Artist accused of yellowface withdraws from Fringe Festival

An artist has pulled her show out of the Melbourne Fringe Festival after offending members of the Asian Australian community.
Artist accused of yellowface withdraws from Fringe Festival

Kate Hanley Corley as Aisha the Aussie Geisha. Image supplied.

Amid a backlash from the Asian Australian community, performer Kate Hanley Corley pulled her show Aisha the Aussie Geisha: The Accidental Oriental from this year’s Melbourne Fringe Festival on Wednesday due to cultural insensitivity.

The show's synopsis describes Aisha the Aussie Geisha as a ‘cross cultural love story about a Koo Wee Rup dairy farmer who becomes the world's first foreign geisha.’ Corley has previously appropriated French stereotypes for her 2013 show French Women do Everything Better, which ArtsHub panned for its use of stereotypes.

Corley’s withdrawal came after an open letter from Asian-Australian Magazine Liminal was circulated online with over 70 signatures from creatives from Asian and Asian-Australian backgrounds including founding editor Leah Jing, Mama Alto and Nikki Lam.

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The letter was critical of the show's use of Japanese identity: ‘From the initial information and visuals communicated to audiences, this performance centres on a stereotyped depiction of orientalist fantasy that borders on yellowface.'

‘We can confirm that this performance revolves around the belittling and insulting depiction of Asian peoples for cheap humour,’ it continued.

Petition signatory Mama Alto, a current Melbourne Fringe artist and the winner of Melbourne Fringe Award for Access and Inclusion 2016, condemned the show's inclusion. Alto said the inclusion of the show in this year's fringe festival was disappointing, particularly the insensitive cultural references to the depiction of Corley's characters in the show.

'Melbourne Fringe centres diversity and inclusion as key cultural priorities. In the festival context, a work based on extremely demeaning, mocking and derogatory depictions of Asian peoples – including a character named “Mrs Okaytobashme” – is contrary to those values, and distressing to the diverse artists Fringe claims to create space for,' Alto told ArtsHub.

Artist responds to accusations of cultural insensitivity

Corley has since withdrawn from the festival with a statement that read: ‘That the show is being referred to as racist and 'yellowface' has upset me greatly as I have many Japanese friends who supported the first iteration of the show, along with it being well received by audiences without any accusations of racism.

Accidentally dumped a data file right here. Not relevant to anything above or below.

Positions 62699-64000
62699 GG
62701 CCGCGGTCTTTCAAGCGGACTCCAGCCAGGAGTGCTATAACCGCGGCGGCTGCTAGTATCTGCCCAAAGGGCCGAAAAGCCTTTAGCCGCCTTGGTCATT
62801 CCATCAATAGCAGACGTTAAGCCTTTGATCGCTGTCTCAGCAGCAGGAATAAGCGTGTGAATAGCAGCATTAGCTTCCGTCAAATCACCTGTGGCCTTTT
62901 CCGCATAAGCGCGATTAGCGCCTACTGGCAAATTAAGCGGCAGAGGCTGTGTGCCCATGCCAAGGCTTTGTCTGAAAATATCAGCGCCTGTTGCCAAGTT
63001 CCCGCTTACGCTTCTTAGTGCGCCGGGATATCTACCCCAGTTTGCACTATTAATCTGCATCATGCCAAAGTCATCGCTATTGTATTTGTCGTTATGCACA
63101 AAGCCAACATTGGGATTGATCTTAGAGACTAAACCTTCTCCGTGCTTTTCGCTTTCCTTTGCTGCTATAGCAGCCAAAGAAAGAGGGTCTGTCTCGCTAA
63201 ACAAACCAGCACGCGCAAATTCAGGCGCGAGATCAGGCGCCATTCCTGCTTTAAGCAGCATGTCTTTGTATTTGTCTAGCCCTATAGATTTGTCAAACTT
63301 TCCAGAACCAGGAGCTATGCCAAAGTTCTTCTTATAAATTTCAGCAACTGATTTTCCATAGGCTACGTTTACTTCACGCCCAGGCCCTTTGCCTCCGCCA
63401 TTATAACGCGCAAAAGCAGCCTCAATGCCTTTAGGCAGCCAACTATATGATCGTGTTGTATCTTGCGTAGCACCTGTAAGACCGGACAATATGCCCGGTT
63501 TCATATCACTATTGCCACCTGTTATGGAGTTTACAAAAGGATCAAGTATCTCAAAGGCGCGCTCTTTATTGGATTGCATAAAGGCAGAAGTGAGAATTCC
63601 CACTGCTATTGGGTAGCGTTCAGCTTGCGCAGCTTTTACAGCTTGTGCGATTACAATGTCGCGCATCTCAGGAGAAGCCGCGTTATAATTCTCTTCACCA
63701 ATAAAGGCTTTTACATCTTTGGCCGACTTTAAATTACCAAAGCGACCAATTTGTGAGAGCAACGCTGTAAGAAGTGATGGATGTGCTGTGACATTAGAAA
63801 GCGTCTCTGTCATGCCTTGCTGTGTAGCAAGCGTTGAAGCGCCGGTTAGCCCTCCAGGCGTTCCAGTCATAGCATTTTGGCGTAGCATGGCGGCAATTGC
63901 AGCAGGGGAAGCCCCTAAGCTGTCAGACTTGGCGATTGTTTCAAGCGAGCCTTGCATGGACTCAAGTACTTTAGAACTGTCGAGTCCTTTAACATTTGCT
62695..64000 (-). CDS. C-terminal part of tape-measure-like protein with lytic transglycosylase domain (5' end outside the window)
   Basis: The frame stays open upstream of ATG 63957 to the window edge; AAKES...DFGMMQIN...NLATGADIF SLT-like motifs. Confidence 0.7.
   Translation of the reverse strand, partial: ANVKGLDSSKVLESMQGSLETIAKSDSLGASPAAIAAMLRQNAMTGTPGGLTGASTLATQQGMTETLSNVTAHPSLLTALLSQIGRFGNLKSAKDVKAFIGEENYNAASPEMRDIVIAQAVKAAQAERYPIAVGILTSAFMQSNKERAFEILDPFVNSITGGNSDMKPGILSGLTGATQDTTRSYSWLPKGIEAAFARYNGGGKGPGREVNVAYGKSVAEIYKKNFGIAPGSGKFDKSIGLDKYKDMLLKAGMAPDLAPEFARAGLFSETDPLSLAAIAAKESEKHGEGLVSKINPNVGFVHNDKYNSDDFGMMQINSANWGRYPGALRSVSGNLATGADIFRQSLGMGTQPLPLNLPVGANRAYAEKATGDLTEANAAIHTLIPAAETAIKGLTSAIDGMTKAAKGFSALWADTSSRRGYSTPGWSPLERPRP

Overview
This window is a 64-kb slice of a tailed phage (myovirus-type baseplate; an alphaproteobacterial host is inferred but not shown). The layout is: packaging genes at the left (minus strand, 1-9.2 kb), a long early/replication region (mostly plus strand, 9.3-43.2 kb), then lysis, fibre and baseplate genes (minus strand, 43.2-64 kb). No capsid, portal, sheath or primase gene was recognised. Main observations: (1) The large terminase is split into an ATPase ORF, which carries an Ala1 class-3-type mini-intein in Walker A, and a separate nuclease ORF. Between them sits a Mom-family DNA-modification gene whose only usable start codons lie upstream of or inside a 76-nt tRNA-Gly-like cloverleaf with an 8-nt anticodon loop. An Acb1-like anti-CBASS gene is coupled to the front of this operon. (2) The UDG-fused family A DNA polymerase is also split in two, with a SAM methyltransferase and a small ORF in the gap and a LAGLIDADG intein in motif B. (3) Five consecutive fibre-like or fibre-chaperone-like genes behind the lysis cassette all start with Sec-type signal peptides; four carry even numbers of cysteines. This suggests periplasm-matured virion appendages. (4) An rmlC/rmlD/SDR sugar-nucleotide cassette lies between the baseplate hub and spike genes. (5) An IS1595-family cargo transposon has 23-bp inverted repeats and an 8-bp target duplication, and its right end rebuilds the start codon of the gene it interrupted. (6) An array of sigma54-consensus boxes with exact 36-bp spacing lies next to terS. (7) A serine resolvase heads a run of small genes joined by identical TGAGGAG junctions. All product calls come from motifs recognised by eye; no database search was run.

‘The content of the show focuses on sending up masculine Australian culture and it's my belief that it does not in any way denigrate Japanese culture – a culture I have always loved and been fascinated by. I never envisaged this would cause distress to anyone as this is the last thing I would ever want to do.’

'That the show is being referred to as racist and 'yellowface' has upset me greatly as I have many Japanese friends who supported the first iteration of the show...' Kate Hanley Corley

Fringe management have stated on Twitter: ‘Melbourne Fringe strives to be an inclusive place for everyone and acknowledges that our commitment to freedom of artistic expression sometimes comes into conflict with this. We recognise in this instance the balance wasn't right.’

Melbourne Fringe Creative Director and CEO Simon Abrahams told the Age that the festival has been receptive to the community's response in regards to the show.

'We are listening to our community's concerns on this issue,' he said. 'We are taking the comments on board as we review our policies and strengthen our procedures for our open access program to ensure that Fringe does not compromise the safe cultural spaces we seek to create.' 

ArtsHub has asked Abrahams (who is currently in Edinburgh) for additional comments and will update the story once a reply has been received.

Staff writer

Thursday 22 August, 2019

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